Online Games (Websites & Apps):


Games & Activities:

  • Take a look at the secondary characters in your story idea. Try some of the same work with a secondary character that you did with your main character. You can make an internal/external T-chart or explore different things about them that we have on our lists. Whichever you try, the most important thing to keep in mind is that writers know all the characters in their stories well, not just the main characters.
  • Spend some time thinking about your favorite titles for books, and then try to figure out why you think authors chose them. After you’ve done that, don’t just slap the first title that comes to mind on your story. Jot down a list of titles and then choose the one that truly connects to some big ideas you have in your story, one that will really catch a reader’s interest.
  • Pull out a mentor fiction story, ideally one you know very well, such as Fireflies! This time, I’d like you to study it for punctuation. How does this author use quotation marks with dialogue? How does she use commas? Paragraphs? Choose a few lenses to look through; focus on things you know you need to pay more attention to in your own writing. Then go back to your story and apply some of what you learned from your mentor author to your draft.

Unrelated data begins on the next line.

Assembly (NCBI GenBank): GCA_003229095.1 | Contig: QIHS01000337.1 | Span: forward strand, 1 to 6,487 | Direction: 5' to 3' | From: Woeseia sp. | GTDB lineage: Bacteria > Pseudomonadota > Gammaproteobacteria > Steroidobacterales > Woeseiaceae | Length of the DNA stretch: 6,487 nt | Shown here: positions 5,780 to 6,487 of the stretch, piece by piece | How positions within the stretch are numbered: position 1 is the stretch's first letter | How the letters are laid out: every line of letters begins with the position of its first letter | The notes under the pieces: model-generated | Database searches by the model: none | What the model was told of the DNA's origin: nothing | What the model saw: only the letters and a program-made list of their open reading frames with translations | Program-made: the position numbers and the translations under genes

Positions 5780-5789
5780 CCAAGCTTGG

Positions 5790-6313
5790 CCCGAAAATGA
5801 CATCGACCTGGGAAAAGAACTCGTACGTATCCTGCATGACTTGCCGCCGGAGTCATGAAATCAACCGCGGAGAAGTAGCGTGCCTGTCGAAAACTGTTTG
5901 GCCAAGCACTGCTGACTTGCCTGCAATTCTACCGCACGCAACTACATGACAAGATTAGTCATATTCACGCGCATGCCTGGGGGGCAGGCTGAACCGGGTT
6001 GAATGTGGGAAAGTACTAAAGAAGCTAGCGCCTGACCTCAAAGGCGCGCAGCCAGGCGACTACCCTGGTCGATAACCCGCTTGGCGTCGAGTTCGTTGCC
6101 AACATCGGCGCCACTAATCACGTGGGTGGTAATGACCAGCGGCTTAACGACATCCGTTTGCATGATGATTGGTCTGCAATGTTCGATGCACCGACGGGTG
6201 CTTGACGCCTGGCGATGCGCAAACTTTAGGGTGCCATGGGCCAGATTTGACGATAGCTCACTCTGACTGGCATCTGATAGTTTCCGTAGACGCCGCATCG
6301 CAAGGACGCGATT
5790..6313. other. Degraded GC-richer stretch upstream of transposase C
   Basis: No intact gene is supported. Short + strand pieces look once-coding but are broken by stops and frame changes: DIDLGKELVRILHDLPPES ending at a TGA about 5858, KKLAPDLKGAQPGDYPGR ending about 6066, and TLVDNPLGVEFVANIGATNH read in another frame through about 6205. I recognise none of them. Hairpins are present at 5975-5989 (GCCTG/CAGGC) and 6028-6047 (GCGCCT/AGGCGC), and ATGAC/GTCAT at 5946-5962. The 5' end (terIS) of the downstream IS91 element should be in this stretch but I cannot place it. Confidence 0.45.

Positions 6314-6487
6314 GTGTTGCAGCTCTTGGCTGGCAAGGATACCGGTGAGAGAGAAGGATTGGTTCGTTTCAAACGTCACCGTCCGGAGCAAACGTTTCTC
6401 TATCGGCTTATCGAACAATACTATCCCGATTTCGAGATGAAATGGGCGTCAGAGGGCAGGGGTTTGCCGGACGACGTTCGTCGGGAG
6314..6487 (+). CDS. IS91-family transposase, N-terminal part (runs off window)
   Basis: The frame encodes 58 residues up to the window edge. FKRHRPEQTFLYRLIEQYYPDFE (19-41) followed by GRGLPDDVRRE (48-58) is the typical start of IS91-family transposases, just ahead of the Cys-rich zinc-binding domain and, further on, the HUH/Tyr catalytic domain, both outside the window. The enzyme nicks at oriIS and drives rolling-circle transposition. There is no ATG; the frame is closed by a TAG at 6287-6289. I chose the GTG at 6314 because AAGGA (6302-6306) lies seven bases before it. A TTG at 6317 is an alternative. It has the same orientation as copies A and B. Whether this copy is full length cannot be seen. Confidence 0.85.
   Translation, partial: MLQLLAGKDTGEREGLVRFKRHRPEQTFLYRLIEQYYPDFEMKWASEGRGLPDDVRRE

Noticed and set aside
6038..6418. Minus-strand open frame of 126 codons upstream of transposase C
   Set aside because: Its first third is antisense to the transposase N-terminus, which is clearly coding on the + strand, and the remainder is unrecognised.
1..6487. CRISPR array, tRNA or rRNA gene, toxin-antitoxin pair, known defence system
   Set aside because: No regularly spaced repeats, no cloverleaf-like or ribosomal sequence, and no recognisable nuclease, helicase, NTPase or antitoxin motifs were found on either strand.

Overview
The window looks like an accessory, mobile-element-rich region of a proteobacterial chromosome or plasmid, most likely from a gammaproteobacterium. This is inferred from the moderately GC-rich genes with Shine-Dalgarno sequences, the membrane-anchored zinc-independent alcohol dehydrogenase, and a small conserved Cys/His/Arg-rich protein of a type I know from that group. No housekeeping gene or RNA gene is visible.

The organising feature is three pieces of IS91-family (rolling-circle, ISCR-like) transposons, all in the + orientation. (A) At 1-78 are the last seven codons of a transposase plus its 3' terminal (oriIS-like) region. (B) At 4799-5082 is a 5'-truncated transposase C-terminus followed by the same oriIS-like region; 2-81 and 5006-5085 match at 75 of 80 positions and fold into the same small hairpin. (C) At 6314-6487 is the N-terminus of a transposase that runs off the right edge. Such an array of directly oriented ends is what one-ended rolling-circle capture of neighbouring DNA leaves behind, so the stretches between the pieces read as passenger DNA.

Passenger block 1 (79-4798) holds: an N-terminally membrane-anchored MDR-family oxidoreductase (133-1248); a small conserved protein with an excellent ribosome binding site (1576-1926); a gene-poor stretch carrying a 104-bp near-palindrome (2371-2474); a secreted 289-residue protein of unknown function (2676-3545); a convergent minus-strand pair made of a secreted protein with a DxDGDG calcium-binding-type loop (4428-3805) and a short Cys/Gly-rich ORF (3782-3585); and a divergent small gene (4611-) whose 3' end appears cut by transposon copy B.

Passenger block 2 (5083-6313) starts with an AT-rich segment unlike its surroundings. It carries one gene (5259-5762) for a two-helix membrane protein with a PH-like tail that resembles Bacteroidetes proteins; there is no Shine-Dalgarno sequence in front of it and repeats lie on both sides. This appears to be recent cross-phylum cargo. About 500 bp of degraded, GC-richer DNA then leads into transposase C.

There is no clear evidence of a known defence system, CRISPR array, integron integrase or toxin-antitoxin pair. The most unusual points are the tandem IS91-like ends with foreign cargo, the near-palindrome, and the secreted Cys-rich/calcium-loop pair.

• Create a storybook with your family. Have each member write a story about the same topic, or using the same central character. Bind them together to create a series!



Games & Activities:

  • Pull out a book or two that you’ve read and loved. Don’t limit yourself to chapter books, either. Often some of the best stories are in picture books. Look through these books and put a sticky note wherever you find a place you love, one that gives you goose bumps. Read that part again and again. Read it aloud. Then, put the book aside and bring out your draft. Reread what you’ve written so far. Perhaps you’ll find yourself drafting or even revising!
  • I want you to spend a little time watching television. It can be a movie or a TV show, whichever your grown-ups say you can watch. I’d like you to watch a little bit with your writer’s notebook in your lap. As you watch, look for the setting. Try to watch a part where the setting stays the same for a little bit. Watch, for example, a scene in a living room or in a park. While you’re watching, jot a few notes about what you notice about the setting. Can you tell what the weather is? What time it is? Day or night? What colors do you see? What’s high up in the setting? What’s low? What does the camera show with more detail?  Once you’ve jotted a few notes, I’d like you to think about which parts of the setting helped you, as the viewer, understand the story more deeply. Then make some notes on your draft, suggesting ways you can weave more setting details into the draft when you come to school tomorrow.


Fourth Grade Writing Activities

Fourth Grade Projects


Narrative Writing – Responding to a Prompt

Writing a Descriptive 

Articles & Resources:

Worksheets that go along with Video